"Kyle David Bennett helps us see that spiritual disciplines are for the good of others as well as ourselves. Take up and read this antidote to spiritual heroin and be encouraged to pursue a life with God with both vertical and horizontal dimensions."
Vincent Bacote, director, Center for Applied Christian Ethics, Wheaton College
"Love your neighbor as yourself? Easier said than done! Kyle Bennett teaches us the practices that make loving our neighbor possible, even for flawed people like ourselves."
Gideon Strauss, associate professor of worldview studies, Institute for Christian Studies; senior fellow, Center for Public Justice
"Bennett's unique and satisfying work on meditation contrasts the standard view of meditation as a vertical affair (persons connecting with deity) with a horizontal perspective (contemplation as a way of connecting with and serving others). . . . He goes on to provide a manual for reconfiguring the believer's inner struggle toward experiencing God's presence in the lives of ordinary people. Bennett's message is clear and concise as he continually refers back to his basic tenets. . . . A total, all-encompassing view of sanctification emerges in every page of this challenging work, which extends an invitation to all who call themselves believers. Bennett effectively implores readers to reach beyond the vertical view of worship and understand the importance of reverencing all of God's creation."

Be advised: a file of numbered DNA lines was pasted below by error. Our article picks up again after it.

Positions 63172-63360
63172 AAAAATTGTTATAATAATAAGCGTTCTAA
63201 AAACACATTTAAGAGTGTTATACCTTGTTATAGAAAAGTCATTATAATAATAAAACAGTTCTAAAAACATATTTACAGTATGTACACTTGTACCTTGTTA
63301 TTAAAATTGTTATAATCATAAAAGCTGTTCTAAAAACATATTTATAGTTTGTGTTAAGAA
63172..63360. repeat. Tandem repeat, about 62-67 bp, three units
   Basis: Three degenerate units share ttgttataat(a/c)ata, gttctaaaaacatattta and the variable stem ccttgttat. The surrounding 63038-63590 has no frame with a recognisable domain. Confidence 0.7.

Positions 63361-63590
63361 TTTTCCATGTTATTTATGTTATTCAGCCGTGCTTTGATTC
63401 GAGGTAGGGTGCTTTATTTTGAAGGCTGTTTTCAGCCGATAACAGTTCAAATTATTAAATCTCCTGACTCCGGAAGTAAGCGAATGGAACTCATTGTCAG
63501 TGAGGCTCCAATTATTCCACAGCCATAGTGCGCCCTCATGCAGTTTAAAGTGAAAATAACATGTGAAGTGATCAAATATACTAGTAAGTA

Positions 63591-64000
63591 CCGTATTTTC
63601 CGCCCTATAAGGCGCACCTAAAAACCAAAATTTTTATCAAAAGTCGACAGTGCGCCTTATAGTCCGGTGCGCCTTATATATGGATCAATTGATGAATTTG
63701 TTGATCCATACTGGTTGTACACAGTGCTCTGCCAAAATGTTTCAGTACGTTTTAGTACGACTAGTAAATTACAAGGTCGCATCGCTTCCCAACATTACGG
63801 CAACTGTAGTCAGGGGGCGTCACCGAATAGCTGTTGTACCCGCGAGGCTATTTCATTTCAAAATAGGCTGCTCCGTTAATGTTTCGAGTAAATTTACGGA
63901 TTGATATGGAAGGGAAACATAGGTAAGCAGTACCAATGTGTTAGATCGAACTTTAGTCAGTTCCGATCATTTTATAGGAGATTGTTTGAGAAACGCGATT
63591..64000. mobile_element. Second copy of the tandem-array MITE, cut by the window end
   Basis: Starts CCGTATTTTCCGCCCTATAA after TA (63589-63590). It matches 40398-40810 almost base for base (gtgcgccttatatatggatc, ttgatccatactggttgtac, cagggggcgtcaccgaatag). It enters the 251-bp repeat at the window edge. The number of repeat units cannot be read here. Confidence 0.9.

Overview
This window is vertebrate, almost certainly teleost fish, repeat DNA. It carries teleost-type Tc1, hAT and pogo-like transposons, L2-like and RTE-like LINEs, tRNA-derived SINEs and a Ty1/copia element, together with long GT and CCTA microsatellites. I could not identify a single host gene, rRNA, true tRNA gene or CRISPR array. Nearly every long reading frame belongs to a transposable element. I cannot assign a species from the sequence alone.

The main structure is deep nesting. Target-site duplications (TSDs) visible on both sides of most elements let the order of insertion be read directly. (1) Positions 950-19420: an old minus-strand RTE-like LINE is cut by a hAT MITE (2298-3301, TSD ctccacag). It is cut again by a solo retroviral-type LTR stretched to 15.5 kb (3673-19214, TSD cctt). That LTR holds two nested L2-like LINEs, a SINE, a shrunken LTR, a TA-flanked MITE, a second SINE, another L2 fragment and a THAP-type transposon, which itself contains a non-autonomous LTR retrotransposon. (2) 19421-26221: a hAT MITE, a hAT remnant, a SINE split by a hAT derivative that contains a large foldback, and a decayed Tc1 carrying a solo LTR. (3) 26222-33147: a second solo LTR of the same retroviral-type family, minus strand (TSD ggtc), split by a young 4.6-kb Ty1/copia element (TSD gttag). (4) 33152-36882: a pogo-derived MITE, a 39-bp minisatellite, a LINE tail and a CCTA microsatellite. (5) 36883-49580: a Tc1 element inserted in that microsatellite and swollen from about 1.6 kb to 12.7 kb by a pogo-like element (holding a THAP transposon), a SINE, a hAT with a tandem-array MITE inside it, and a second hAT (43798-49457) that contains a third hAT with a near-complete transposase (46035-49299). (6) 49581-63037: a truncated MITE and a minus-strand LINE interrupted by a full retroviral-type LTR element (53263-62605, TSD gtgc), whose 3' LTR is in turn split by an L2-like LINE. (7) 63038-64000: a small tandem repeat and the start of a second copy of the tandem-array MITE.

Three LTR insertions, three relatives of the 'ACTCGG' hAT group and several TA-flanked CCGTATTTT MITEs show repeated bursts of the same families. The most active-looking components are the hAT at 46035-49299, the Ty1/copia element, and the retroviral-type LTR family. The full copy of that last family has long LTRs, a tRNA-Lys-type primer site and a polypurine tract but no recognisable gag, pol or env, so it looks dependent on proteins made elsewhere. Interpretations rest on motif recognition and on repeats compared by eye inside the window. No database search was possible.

"Bennett believes that spiritual disciplines are supposed to help us as we seek to follow Jesus, but he is deeply concerned that spiritual disciplines, as practiced today, actually keep us from living as Jesus would have us live. . . . [Spiritual disciplines] should be preparing us to love God and neighbor in the everyday realities of life. Taken together, such practices are part of an integrated way of life, the way of Jesus. . . . As we practice the Sabbath each week, Bennett writes, God can help us see more clearly 'where God is at work in our lives and where we can be more responsive' every day of the week. Practices of Love applies a similar lens to a range of disciplines, dedicating chapters to simplicity, meditation, fasting and feasting, solitude, silence, and service. In each chapter, Bennett works to reconnect the vertical and horizontal dimensions of the practice. In one sense, this book can be seen as part of a trend . . . toward reclaiming the importance of the ordinary in our lives. Bennett contributes to the conversation with his emphasis on spiritual disciplines and his consistent reminder that loving our neighbor as ourselves is an essential part of the daily call to follow Jesus."
Kristen Deede Johnson,
"Bennett's take on the spiritual disciplines offers us none of the seductive charm of a minimalist wardrobe. Rather, in true monastic spirit, there is only the strange and uncomfortable, day in and day out enactment of a new sort of community, one in which love for one's neighbor is not just a beautiful idea or even a political position, but something sunk deep into muscle memory, something that fills even the in-between moments of ordinary days."